Bipolar Disorder Treatment – Family Focused Therapy and Interpersonal/Social Rhythm Therapy

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Bipolar Disorder Treatment - Family Focused Therapy (FFT)


Family Focused Therapy or FFT is a hybrid of two forms of psychotherapy. It is both a variety of psychoeducation (a type of therapy whose main goal is to teach patients and their families about the nature of their illness), and also a variety of family therapy. Family therapies are distinguished from other forms of therapy by their attention to family dynamics and relationships as contributing factors that help or hurt illness. Family therapies are sometimes referred to as ecological therapies because they recognize that individuals and their bipolar disorder (in this case) cannot truly be considered to be independent entities separate from the family systems that contain them.


Family Focused Therapy starts with a deep appreciation of the ways that patients' family system and the complicated web of relationships found therein may support patients' conditions, or alternatively, exacerbate them. FFT therapists work to identify difficulties and conflicts within the family that may contribute to patient and family stress, and then help the involved family members to find ways to resolve those difficulties and conflicts. The term "expressed emotion" refers to critical, hostile, or over-involved attitudes and behaviors that family members may have toward or act out with other family members who have psychiatric disorders. Family focused therapists work to help family members to become aware of and bring under control any expressed emotion they may be acting out.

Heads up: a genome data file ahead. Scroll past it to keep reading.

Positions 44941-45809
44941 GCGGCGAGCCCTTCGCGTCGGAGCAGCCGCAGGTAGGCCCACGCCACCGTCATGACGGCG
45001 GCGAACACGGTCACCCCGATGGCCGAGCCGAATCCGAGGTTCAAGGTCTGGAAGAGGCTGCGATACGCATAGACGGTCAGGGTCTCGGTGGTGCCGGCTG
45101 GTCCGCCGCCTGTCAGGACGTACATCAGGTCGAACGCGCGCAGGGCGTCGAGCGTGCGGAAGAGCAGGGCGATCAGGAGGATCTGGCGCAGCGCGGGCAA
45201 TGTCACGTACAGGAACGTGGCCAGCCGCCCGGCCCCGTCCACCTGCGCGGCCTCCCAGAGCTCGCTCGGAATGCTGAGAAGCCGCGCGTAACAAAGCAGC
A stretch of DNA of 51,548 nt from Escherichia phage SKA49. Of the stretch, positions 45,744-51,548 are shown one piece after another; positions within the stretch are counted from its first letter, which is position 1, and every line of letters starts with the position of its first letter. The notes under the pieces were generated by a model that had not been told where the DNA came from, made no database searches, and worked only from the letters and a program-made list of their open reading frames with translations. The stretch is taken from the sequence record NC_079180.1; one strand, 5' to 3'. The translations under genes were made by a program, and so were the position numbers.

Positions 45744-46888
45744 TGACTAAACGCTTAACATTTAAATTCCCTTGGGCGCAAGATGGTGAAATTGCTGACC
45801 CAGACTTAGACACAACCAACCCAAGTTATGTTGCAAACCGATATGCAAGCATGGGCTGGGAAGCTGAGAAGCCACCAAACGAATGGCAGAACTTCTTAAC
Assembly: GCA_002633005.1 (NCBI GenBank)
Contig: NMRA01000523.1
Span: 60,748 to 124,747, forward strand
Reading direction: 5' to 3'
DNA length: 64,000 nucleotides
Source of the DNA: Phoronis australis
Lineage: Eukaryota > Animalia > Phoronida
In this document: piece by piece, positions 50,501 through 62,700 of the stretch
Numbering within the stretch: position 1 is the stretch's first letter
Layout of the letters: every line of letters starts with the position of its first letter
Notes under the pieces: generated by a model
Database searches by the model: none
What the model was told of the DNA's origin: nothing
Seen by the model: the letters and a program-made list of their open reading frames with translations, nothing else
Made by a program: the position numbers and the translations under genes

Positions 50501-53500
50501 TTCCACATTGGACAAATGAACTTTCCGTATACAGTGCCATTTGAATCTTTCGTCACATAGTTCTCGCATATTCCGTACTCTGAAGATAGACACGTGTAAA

For example, the parents of an adolescent daughter with bipolar disorder may be quite upset by their child's illness, and as a result, motivated to act in an over-controlling manner that the child rebels against. The daughter's rebellion adds significant stress to her already complicated condition. Recognizing this dynamic, the family focused therapist might advise the parents to find less controlling ways to express their caring and concern, and help them to manage their own stress in a manner more independent from their daughter than they were able to manage previously.

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Family focused therapists also educate all family members about the nature of bipolar disorder, bipolar treatment, and ways that family members can best support their affected member. For example, the therapist might teach family members about the nature of manic and depressive mood swings, about the differences between Bipolar I Disorder and Bipolar II Disorder, and about the need for bipolar medications to be the primary means of therapy. In addition to providing lecture or handout style educational information, therapists may also provide assistance and training to support the family's development of communication, and problem solving skills.